There are two things that stood out to me in this passage. The first was Sylvian speaking about how his relationship with music had changed. So, first, I suppose it needs to be contextualized that when someone is working in a creative field they should (unsurprisingly) not only be affected by but also actively familiarizing themselves with other artist’s works. The problem is that, after a number of years/decades, it can feel as if everything has been done. Note Ryuichi Sakamoto‘s question; it’s not Have you heard anything good lately. His question is distressing: Do you still listen to music? It raises the spectre of a rupture between an artist and their craft. Sylvian’s answer and Sakamoto’s response, while relieving also point to a sense of being lost. “Yeah,” says Sakamoto, referring to his listening habits, “that’s right. It’s just a process of education. It’s a means of finding out what is now possible with this or that technology. You’re no longer listening to music. You’re doing research.” In other words, the naive curiosity which can be so important for any artist has become dormant. Yes, you are still listening to music, but it’s become reference material; a question of keeping up; who’s doing what with which device.

I have not become anesthetized to music, and the reason for this is most likely because I am not a professional in that industry, and I’m thankful for this. I do relate to this situation with respect to TV and film however. Having gone to school and eked out a career in televised programming followed by long-form motion pictures, it became second nature to watch (and deconstruct) a wide variety of works. And having worked in the sausage factory for 20 years I must admit to feeling a resonant frequency with regards to moving pictures at least, reading Sylvian’s conversation with Sakamoto. Yes, I’m still watching shows and movies, but am I affected by them or am I simply filling in time with reference material? Let’s just say that I am not easily affected these days.

Which brings me to the second thing about this passage: deliverance. In coming across the track from Christian Fennesz, Sylvian seems to rediscover something. Cliché though it may sound, there is the sense of having faith restored. And who could not be struck by something that, while technically accomplished, is “in the service of the heart”? In other words, there is honesty in this work, and depth. Something that is ultimately restorative and worthy of kick-starting another artist’s relationship with their work once more.

I share this because it’s good to share stories of inspiration, and good to admit that sometimes inspiration can be hard to find.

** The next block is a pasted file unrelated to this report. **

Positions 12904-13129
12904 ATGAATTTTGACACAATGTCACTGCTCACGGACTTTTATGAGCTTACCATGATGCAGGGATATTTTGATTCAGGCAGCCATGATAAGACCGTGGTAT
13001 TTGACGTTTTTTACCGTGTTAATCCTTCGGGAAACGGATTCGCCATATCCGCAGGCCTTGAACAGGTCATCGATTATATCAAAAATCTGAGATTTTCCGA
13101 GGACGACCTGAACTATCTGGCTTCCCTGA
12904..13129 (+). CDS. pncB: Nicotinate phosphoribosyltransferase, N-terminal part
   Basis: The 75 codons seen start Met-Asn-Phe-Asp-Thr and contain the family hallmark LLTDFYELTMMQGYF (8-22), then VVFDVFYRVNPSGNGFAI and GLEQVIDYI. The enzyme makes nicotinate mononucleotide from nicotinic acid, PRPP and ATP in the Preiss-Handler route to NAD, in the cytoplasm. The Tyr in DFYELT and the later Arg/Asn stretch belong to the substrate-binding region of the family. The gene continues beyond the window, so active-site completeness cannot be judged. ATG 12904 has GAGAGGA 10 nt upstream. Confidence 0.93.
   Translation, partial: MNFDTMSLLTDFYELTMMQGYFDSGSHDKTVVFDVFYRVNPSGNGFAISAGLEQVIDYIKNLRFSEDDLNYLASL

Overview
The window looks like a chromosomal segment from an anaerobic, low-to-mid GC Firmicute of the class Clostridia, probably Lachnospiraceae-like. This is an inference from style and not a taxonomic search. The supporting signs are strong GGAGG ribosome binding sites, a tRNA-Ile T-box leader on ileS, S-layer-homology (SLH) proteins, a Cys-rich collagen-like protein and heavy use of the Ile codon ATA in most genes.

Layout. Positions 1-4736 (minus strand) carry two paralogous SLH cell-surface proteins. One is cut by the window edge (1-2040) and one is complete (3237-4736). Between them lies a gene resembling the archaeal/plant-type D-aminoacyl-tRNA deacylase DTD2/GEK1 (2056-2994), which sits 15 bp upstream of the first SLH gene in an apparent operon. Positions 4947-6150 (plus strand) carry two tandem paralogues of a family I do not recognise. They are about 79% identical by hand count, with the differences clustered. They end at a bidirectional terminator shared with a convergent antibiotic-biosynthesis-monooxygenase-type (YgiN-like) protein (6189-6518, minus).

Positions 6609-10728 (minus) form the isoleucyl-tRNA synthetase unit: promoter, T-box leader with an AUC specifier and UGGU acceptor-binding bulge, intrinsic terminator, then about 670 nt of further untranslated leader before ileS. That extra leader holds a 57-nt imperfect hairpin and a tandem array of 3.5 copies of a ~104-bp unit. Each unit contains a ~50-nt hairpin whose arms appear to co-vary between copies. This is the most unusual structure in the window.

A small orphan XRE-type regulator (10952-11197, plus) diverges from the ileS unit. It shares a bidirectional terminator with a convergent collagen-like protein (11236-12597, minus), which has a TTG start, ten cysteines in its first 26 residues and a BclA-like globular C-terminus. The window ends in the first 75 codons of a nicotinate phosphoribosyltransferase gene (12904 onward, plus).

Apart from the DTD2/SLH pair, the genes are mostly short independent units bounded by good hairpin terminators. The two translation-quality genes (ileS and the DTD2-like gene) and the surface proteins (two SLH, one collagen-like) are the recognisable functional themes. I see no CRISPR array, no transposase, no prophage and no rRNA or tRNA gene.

Writing Adv*ce: Constraints

Someone who is new-ish to writing is liable to want to have every option open to them when it comes to writing — this applies equally to fiction, creative non-fiction, and poetry. Get out of my way, this writer says to themselves as they roll up their sleeves, and just let me get to it. And there’s nothing inherently wrong with this ethos (most writing advice tbh is Janus-faced, in that the opposite could equally be true depending upon the context of the individual in question); writing can be (and often is) liberating.

But here’s the thing (because why else would I be writing this in my spare time if there wasn’t a point): sometimes having all the options open to you will have the opposite effect of liberty — it can incongruously create its own roadblock by virtue of being, well, too open-ended. If there are no boundaries it can often feel as if we are tasked with filling an abyss which might lead to a sense of paralysis. Do I write about this? Wait…what about that? The question of what you write about (or the angle you choose to write about it from) can be intimidating if there are no rules, no guardrails, no ceiling and no floor.

When I took part in a week-long writing intensive many years ago, which incorporated fiction and poetry writing, the end goal was for each of us to write a sestina. What’s that? It’s a form of poetry that carries with it very specific rules for how it is to be constructed and it is a massive. pain. in the. ass. Without exception, every person in my group — poet, non-poet, or (like me) something in-between — saw each day that approached the assignment deadline with a sense of dread. The sentiment could be summed as: this is bullshit. As in, this is bullshit, I should be free to write whatever and however I want. What is more freeing than Art, after all!? And yet, when I sat my ass down and began to work out how I would construct my sestina, which I admit was painful, I was also struck by how the constraint of the sestina form forced me to be very specific and focused on what it was that I was doing. Lo and behold, I ended up writing something I never thought I would’ve pulled off — and managed to impress the instructor in the process. It was an inspirational step forward to me, not just as an artist but as someone who reflects on the hows and whys of human behaviour.